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The ignorant observer

  • Thibault Gajdos

    ()

  • Feriel Kandil

    ()

Most prominent models of economic justice (and especially those proposed by Harsanyi and Rawls) are based on the assumption that impartiality is required for making moral decisions. However, although Harsanyi and Rawls agree on that, and furthermore agree on the fact that impartiality can be obtained under appropriate conditions of ignorance, they strongly disagree on the consequences of these assumptions. According to Harsanyi, they provide a justification for the utilitarian doctrine, whereas Rawls considers that they imply egalitarianism. We propose here an extension of Harsanyi's Impartial Observer Theorem, that is based on the representation of ignorance as the set of all possible probability distributions. We obtain a characterization of the observer's preferences that, under our most restrictive conditions, is a linear combination of Harsanyi's and Rawls' criteria. Furthermore, this representation is ethically meaningful, in the sense that individuals' utilities are cardinally measurable and unit comparable. This allows us to conclude that the impartiality requirement cannot be used to decide between Rawls' and Harsanyi's positions. Finally, we defend the view that a (strict) combination of Harsanyi's and Rawls' criteria provides a reasonable rule for social decisions.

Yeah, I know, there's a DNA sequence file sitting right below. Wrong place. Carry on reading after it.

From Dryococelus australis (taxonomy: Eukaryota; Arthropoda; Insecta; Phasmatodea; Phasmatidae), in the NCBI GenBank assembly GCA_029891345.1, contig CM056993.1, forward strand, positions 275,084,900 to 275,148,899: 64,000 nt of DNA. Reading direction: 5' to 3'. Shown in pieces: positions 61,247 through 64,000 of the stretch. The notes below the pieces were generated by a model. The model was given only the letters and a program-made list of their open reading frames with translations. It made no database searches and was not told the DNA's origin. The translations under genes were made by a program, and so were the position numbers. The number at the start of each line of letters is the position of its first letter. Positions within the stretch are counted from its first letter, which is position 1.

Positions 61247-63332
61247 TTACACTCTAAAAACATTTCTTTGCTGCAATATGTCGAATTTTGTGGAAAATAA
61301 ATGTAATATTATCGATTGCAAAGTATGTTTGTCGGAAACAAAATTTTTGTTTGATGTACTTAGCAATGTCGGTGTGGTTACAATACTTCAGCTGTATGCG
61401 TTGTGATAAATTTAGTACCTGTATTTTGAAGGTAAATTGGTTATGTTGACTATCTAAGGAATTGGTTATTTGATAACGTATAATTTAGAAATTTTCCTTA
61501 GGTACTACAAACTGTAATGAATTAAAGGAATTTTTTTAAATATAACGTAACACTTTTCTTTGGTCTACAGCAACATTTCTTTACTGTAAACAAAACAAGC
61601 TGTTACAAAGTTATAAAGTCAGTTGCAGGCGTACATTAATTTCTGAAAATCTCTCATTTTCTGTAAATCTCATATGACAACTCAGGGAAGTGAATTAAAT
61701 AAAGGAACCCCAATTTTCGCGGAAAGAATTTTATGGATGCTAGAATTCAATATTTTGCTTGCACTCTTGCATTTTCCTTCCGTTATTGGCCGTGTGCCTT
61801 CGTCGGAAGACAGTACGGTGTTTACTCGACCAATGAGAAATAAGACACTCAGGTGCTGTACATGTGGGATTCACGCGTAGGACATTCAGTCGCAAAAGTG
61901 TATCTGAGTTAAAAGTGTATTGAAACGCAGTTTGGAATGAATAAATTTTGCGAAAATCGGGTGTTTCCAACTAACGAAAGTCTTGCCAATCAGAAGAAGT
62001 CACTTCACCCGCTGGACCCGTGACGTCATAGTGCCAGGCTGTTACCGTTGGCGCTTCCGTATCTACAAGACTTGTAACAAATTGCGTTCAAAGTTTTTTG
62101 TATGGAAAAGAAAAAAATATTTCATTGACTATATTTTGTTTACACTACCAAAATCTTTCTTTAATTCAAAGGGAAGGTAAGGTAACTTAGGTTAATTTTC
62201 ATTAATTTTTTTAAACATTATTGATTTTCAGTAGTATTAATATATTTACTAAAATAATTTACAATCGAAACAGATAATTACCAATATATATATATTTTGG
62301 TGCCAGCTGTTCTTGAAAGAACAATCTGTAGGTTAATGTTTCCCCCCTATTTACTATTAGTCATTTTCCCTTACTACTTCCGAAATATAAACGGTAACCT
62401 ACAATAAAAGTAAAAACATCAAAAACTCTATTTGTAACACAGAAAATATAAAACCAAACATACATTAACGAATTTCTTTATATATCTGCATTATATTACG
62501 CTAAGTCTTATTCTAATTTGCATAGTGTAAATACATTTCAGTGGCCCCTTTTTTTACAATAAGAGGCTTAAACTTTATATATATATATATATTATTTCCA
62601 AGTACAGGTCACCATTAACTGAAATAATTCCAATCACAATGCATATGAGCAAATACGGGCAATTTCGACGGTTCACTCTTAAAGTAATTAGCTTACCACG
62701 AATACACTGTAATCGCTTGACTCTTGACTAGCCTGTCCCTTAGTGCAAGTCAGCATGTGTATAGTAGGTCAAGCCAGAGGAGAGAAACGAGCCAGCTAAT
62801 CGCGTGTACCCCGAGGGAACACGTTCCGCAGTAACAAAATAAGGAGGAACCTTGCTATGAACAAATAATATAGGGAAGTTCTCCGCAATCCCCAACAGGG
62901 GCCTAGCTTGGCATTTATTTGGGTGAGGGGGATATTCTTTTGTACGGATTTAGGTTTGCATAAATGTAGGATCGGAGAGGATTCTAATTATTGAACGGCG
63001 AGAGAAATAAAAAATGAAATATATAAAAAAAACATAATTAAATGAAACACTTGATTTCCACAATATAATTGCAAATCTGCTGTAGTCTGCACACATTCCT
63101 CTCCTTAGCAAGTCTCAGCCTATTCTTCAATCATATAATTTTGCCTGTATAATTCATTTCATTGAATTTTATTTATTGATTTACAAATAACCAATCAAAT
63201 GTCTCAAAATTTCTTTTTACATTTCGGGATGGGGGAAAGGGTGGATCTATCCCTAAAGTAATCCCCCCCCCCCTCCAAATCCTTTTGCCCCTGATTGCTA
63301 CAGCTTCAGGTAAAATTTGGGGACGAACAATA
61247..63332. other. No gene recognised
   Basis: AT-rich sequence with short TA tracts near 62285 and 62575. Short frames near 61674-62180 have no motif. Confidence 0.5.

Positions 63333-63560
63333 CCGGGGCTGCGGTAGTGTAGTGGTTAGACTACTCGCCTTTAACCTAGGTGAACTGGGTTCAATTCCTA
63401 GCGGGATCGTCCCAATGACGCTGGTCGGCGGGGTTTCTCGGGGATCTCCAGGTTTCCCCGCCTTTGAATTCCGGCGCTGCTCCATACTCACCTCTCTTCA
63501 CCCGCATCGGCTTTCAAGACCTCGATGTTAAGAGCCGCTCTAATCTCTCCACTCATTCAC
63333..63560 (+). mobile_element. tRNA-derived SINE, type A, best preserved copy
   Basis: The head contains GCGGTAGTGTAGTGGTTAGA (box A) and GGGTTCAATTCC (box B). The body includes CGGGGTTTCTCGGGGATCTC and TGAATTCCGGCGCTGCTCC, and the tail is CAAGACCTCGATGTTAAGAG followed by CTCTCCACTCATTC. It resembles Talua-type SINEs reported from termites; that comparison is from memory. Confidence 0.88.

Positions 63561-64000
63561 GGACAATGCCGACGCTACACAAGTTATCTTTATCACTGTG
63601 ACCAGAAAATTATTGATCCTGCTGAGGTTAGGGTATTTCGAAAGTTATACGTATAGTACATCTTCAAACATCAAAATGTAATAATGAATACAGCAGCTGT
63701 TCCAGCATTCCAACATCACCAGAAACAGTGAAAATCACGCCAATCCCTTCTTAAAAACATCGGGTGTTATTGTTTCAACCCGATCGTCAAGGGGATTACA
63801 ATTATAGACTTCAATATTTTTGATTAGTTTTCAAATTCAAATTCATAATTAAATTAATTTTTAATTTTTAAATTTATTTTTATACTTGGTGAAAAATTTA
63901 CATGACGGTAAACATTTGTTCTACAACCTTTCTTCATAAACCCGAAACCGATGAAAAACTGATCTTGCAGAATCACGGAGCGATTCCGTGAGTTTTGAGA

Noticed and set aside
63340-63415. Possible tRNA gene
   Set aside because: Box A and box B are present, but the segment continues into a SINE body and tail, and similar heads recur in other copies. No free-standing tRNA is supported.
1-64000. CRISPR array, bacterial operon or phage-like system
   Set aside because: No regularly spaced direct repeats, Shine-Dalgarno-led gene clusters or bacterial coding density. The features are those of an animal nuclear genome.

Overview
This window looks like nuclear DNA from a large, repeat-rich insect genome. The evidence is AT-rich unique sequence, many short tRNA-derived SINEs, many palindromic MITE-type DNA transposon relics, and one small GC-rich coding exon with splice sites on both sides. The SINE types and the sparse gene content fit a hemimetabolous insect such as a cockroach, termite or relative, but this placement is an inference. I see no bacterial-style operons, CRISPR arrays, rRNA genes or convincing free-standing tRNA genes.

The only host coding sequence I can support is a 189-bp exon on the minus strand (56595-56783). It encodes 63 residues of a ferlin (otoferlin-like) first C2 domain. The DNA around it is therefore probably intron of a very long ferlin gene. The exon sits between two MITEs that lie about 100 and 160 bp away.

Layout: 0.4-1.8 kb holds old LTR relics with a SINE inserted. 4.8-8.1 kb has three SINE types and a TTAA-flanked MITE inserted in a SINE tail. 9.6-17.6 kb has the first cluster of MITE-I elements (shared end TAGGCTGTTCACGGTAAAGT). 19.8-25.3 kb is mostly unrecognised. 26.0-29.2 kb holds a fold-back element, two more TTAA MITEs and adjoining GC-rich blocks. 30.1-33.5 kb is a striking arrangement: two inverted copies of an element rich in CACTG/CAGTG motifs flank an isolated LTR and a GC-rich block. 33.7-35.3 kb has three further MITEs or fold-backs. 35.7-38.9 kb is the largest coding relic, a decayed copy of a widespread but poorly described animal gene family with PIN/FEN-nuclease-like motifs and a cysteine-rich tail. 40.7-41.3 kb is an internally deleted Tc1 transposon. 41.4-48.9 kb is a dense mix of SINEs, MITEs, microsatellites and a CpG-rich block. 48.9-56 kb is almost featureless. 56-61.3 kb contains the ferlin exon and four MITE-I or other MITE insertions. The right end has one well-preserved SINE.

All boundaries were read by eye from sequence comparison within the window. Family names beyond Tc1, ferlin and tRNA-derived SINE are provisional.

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File URL: http://hdl.handle.net/10.1007/s00355-007-0274-8
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Article provided by Springer & The Society for Social Choice and Welfare in its journal Social Choice and Welfare.

Volume (Year): 31 (2008)
Issue (Month): 2 (August)
Pages: 193-232

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Handle: RePEc:spr:sochwe:v:31:y:2008:i:2:p:193-232
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